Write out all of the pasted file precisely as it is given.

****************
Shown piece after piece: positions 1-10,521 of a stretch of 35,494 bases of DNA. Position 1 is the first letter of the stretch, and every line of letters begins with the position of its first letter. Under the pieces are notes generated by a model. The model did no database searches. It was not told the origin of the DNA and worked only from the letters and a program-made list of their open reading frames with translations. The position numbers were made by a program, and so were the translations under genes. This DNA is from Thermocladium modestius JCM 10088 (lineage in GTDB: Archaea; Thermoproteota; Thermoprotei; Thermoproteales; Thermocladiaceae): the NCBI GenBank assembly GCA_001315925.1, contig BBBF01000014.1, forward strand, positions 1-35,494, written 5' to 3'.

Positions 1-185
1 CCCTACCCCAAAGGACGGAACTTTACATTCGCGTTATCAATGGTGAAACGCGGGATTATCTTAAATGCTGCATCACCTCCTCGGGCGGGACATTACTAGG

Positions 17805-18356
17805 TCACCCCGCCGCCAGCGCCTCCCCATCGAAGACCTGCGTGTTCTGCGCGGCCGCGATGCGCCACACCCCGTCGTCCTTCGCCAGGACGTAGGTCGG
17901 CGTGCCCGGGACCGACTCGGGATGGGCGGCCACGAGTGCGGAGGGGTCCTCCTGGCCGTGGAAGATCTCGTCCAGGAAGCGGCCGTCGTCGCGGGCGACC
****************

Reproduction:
Shown piece after piece: positions 1-10,521 of a stretch of 35,494 bases of DNA. Position 1 is the first letter of the stretch, and every line of letters begins with the position of its first letter. Under the pieces are notes generated by a model. The model did no database searches. It was not told the origin of the DNA and worked only from the letters and a program-made list of their open reading frames with translations. The position numbers were made by a program, and so were the translations under genes. This DNA is from Thermocladium modestius JCM 10088 (lineage in GTDB: Archaea; Thermoproteota; Thermoprotei; Thermoproteales; Thermocladiaceae): the NCBI GenBank assembly GCA_001315925.1, contig BBBF01000014.1, forward strand, positions 1-35,494, written 5' to 3'.

Positions 1-185
1 CCCTACCCCAAAGGACGGAACTTTACATTCGCGTTATCAATGGTGAAACGCGGGATTATCTTAAATGCTGCATCACCTCCTCGGGCGGGACATTACTAGG

Positions 17805-18356
17805 TCACCCCGCCGCCAGCGCCTCCCCATCGAAGACCTGCGTGTTCTGCGCGGCCGCGATGCGCCACACCCCGTCGTCCTTCGCCAGGACGTAGGTCGG
17901 CGTGCCCGGGACCGACTCGGGATGGGCGGCCACGAGTGCGGAGGGGTCCTCCTGGCCGTGGAAGATCTCGTCCAGGAAGCGGCCGTCGTCGCGGGCGACC